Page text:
US ambassador to Estonia resigns over frustrations with Trump's EU comments

The U.S. ambassador to Estonia has resigned from his post over frustrations with President Donald Trump’s recent comments about the European Union and the treatment of European allies.

James D. Melville wrote in a private Facebook message on that he decided it was time to step down from his post after Trump’s comments on how the EU was “set up to take advantage of the United States, to attack our piggy bank” and that “NATO is as bad as NAFTA.”

In a statement Friday, the State Department confirmed Melville’s departure.

“Earlier today, the United States’ ambassador to Estonia, Jim Melville, announced his intent to retire from the Foreign Service effective July 29 after 33 years of public service,” the spokesperson said.

Trump’s “piggy bank” comments were made during a rally in North Dakota on Wednesday.

“We love the countries of the European Union. But the European Union, of course, was set up to take advantage of the United States,” he said. “And you know what, we can’t let that happen.”

The remarks are latest amid a continued escalation of a trade war between the U.S. and the rest of the world.

On Wednesday, the president doubled down on his claims that the EU is cheating the U.S. on trade, saying the U.S. lost $15 billion on trade with the EU last year.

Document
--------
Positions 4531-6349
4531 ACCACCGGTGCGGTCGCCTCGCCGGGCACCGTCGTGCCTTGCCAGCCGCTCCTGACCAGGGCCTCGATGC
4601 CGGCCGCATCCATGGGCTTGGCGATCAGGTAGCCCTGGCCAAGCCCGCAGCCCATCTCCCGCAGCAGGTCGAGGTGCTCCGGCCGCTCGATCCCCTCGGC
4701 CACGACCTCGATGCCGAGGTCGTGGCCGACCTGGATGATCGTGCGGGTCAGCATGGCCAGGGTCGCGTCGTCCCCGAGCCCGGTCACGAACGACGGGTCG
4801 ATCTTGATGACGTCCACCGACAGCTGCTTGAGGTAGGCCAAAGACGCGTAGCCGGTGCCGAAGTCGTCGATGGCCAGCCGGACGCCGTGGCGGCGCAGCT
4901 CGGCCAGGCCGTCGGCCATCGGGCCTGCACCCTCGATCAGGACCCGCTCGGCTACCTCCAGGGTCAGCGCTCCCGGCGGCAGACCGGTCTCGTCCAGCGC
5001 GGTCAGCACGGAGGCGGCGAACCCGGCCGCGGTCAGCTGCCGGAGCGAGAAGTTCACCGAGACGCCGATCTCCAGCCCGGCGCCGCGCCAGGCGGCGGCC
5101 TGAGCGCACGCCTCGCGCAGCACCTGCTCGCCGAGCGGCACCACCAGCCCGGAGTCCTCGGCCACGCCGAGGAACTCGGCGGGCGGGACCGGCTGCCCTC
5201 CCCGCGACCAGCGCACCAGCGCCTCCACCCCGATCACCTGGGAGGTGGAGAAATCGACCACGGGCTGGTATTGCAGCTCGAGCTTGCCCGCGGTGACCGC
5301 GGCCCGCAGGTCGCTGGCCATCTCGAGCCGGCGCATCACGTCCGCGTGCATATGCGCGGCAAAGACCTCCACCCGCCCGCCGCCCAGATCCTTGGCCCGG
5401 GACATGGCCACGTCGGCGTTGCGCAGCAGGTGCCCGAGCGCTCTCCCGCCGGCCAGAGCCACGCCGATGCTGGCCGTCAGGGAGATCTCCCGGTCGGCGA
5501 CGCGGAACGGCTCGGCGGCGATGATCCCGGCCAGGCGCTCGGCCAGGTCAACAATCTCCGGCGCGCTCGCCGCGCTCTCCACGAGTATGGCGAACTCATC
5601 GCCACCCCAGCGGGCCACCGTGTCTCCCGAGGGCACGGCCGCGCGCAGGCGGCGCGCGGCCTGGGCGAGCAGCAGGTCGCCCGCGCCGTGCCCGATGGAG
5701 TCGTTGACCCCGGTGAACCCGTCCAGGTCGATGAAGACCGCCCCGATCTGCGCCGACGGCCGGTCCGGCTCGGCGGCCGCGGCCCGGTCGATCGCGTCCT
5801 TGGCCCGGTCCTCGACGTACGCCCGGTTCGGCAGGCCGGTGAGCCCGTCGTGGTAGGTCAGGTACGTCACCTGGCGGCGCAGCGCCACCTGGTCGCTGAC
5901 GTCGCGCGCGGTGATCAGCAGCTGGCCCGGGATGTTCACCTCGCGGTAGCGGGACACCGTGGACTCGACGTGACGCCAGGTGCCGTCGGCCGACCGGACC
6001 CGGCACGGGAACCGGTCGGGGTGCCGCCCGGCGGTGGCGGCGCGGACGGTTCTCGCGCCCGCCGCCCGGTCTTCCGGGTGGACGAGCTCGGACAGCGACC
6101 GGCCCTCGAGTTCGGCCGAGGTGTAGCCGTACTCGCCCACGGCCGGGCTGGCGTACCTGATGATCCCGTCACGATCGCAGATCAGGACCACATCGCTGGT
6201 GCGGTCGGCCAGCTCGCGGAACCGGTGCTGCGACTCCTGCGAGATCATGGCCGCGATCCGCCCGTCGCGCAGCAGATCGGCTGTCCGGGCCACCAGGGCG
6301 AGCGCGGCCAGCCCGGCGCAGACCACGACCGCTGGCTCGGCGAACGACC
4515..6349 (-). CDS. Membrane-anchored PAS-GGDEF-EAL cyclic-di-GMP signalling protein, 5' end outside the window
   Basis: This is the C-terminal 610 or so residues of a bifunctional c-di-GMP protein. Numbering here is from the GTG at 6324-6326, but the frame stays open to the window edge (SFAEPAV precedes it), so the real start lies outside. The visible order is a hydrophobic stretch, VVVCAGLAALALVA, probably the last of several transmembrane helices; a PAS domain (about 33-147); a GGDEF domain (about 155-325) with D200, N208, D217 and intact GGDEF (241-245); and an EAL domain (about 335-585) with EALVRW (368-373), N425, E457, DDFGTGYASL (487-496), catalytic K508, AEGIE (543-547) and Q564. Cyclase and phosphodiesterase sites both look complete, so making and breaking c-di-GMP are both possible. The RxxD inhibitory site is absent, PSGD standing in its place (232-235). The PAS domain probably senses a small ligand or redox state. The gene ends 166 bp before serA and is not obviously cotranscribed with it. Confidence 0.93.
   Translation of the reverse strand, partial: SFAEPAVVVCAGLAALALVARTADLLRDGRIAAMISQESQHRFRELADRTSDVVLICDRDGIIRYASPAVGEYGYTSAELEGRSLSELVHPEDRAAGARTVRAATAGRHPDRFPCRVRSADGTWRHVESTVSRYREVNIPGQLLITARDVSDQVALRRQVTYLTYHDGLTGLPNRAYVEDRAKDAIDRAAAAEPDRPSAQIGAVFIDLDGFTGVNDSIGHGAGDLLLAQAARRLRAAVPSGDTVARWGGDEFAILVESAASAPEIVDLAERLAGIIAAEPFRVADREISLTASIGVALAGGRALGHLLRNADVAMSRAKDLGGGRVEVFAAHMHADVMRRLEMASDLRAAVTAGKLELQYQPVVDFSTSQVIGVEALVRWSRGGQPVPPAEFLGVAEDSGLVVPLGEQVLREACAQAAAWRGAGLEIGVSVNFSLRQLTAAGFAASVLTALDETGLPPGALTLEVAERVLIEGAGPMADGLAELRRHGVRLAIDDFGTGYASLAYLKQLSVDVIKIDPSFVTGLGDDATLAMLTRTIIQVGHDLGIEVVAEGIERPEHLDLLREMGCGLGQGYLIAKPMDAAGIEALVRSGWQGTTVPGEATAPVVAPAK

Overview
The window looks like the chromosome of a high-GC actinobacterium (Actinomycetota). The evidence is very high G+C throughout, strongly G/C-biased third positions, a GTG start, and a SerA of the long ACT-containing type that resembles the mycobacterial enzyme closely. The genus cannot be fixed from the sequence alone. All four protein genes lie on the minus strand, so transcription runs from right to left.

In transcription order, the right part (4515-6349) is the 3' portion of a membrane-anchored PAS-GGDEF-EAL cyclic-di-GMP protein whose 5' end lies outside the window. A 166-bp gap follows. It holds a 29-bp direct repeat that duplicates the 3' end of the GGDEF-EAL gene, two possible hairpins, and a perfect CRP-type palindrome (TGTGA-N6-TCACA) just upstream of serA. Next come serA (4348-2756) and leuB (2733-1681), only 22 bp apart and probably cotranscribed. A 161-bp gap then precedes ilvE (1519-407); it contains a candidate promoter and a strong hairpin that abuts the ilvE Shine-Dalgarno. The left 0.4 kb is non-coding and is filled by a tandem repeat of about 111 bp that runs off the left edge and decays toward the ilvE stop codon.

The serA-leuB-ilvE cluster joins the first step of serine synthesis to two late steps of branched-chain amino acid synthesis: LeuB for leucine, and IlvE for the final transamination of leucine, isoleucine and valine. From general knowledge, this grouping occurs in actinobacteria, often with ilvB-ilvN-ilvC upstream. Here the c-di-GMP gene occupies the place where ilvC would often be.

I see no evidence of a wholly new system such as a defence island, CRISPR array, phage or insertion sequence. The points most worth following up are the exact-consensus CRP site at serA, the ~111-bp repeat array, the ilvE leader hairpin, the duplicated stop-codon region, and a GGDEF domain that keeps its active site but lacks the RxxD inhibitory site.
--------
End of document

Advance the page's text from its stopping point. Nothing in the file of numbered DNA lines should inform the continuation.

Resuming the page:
“We had a trade deficit because they send the Mercedes in, they send the BMWs in, they send their products in, we send things to them and they say, ‘No thank you, we don’t take your product,’” he said. “That’s not the way it works and for all those free traders out there – that’s not free trade, that’s stupid trade. I said to them, if you treat us that way and you don’t take down your barriers, if you’re not going to treat us fairly then we are going to tax all those beautiful Mercedes-Benzes.”

Melville is a senior U.S. career diplomat who has served as the American ambassador in the Baltic nation and NATO member of Estonia since 2015. He has served the State Department for 33 years.

The U.S. Embassy in Tallinn did not immediately comment.

The Associated Press contributed to this report.